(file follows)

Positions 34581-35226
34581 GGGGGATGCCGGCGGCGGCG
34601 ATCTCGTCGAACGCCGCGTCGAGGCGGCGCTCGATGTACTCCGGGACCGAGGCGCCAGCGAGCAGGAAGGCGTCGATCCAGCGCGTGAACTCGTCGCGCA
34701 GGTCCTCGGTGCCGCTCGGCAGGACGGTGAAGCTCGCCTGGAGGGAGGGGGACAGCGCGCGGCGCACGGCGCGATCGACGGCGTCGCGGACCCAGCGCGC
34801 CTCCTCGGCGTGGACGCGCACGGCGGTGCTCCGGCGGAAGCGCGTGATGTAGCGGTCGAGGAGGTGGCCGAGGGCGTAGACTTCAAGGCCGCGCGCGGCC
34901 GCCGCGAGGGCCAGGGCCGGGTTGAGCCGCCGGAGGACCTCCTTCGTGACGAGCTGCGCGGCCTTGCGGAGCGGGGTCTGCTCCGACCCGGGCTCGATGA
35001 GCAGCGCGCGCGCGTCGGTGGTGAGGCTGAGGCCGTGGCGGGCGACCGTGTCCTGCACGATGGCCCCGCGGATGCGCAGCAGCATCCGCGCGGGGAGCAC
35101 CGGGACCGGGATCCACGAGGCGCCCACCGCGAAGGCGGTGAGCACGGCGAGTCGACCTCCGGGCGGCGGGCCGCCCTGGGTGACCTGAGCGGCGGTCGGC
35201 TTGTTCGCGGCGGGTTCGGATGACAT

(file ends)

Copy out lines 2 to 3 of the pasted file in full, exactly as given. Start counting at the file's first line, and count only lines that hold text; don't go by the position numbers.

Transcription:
34581 GGGGGATGCCGGCGGCGGCG
34601 ATCTCGTCGAACGCCGCGTCGAGGCGGCGCTCGATGTACTCCGGGACCGAGGCGCCAGCGAGCAGGAAGGCGTCGATCCAGCGCGTGAACTCGTCGCGCA